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Old 03-05-2013, 04:52 AM   #1
mmonacel
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Default Timing to add Brett to NHC berliner weisse

I have a split batch Berliner weisse that just isn't there yet. One carboy simply tastes like nothing / slightly wheaty and the other just tastes soapy. I believe these flaws are due to missing my mash pH way on the high end which gives a flabby flavor to both and for the second carboy I never racked it off the yeast / trub which is about 3 inches now and has been sitting for 7 months so autolysis has fully set in. Neither really soured to the level I was looking for - again likely due to the high starting pH.

I've got a berliner registered for the NHC though so I'm hoping to let some Brett munch away on one to lower the pH and provide some depth of flavor. I may also supplement with some lactic acid to help lower the pH and add some sharpness to the flavor. I have a 2L starter of East Coast Yeast Brett Blend #1 (ECY 04) - description below that I'm ready to add to one of these carboys in another day or so. My questions are:

- Which carboy would you add this to?
- Would you chill and decant or add the whole starter?

What says you?

My gut tells me to go with the bland one as opposed to the soapy one since it's just a "better" beer to begin with and likely to do better in the short term. Long term though, I'm thinking the Brett would chow down on the yeast autolysis bits to provide more overall flavor.

ECY04 BRETT Blend #1
Three individual Brettanomyces isolates from lambic producers combined to give an aggressive brett presence in any beer. Vigorous, funky and acid-tolerant, the blend can be added at any stage of fermentation and is excellent for priming or re-yeasting.

I should finish by saying I don't have real hopes for a solid NHC performance from these, but I do believe they have potential with Brett given the style and the fact that I've got plenty of patience to wait on these for the long term.

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Old 03-06-2013, 01:19 AM   #2
Calder
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I'm not sure Doctoring either of them is the right way to go. If you don't have much invested in them, you might as well toss them.

I don't know what time-line you are working to, but you can put together a decent Berliner that can be in the bottle in 3 to 4 weeks and be drinking 2 to 3 weeks later. The key is to sour before adding any yeast, don't use any hops, and keep it warm during the souring process.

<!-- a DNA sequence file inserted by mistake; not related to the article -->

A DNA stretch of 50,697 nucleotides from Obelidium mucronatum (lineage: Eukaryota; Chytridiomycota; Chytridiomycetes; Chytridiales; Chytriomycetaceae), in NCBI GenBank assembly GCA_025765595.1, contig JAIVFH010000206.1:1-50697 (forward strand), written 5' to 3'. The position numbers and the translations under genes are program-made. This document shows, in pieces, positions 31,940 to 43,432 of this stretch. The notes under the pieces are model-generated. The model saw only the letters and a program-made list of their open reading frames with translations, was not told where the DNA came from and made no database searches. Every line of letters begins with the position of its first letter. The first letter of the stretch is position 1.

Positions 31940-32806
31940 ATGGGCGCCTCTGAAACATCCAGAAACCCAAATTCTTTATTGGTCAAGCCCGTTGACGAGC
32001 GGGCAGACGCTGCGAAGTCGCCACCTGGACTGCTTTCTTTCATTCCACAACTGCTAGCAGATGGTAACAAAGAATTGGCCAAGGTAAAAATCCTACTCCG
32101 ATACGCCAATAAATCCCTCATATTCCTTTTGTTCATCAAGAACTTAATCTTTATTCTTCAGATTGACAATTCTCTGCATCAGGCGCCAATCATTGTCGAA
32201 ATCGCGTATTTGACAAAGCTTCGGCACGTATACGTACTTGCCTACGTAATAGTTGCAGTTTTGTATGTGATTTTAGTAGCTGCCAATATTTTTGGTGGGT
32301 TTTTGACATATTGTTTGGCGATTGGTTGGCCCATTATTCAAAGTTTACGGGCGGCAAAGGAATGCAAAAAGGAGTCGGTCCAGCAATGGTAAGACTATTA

Make wort (around 1.036), no hops, no aeration, add lacto and keep warm, preferably 90 to 100 F for about 5 days. keep under an airlock, and don't mess with it.

After 5 days, taste it. If not sour, replace airlock and let it go another day or 2 until it sours.

Once it is sour, you can either add yeast, or boil, add hops, cool and add yeast. Use a large starter, as the acidic wort is hostile to the yeast. Aerate well and ferment normally. If you boil you will get no more souring.

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Old 03-06-2013, 04:54 PM   #3
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aren't the NHC entries due in a few weeks? I think you're SOL on fixing these in time for that, but I'd rather add brett to the bland one than soapy for the long haul. I'd save some of the starter to keep so you can re-use it others.

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Old 03-07-2013, 01:59 PM   #4
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Quote:
Originally Posted by Calder View Post
I'm not sure Doctoring either of them is the right way to go. If you don't have much invested in them, you might as well toss them.

I don't know what time-line you are working to, but you can put together a decent Berliner that can be in the bottle in 3 to 4 weeks and be drinking 2 to 3 weeks later. The key is to sour before adding any yeast, don't use any hops, and keep it warm during the souring process.

Make wort (around 1.036), no hops, no aeration, add lacto and keep warm, preferably 90 to 100 F for about 5 days. keep under an airlock, and don't mess with it.

After 5 days, taste it. If not sour, replace airlock and let it go another day or 2 until it sours.

Once it is sour, you can either add yeast, or boil, add hops, cool and add yeast. Use a large starter, as the acidic wort is hostile to the yeast. Aerate well and ferment normally. If you boil you will get no more souring.

Interesting - I've never heard this approach. Basically a sour mash but presumably you're taking it off the mash bed into a carboy and pitching lacto. Let it do it's thing, then proceed with the boil process as normal. I LIKE it! You can split up a brew day, less variability / risk than doing a sour mash since you're innoculating with a known strain, and you can dial in the sourness before proceeding. Plus as opposed to pitching lacto with sacc you don't have competing interests with temperature or O2 requirements. How have I never seen this before?! Awesome. Thanks!
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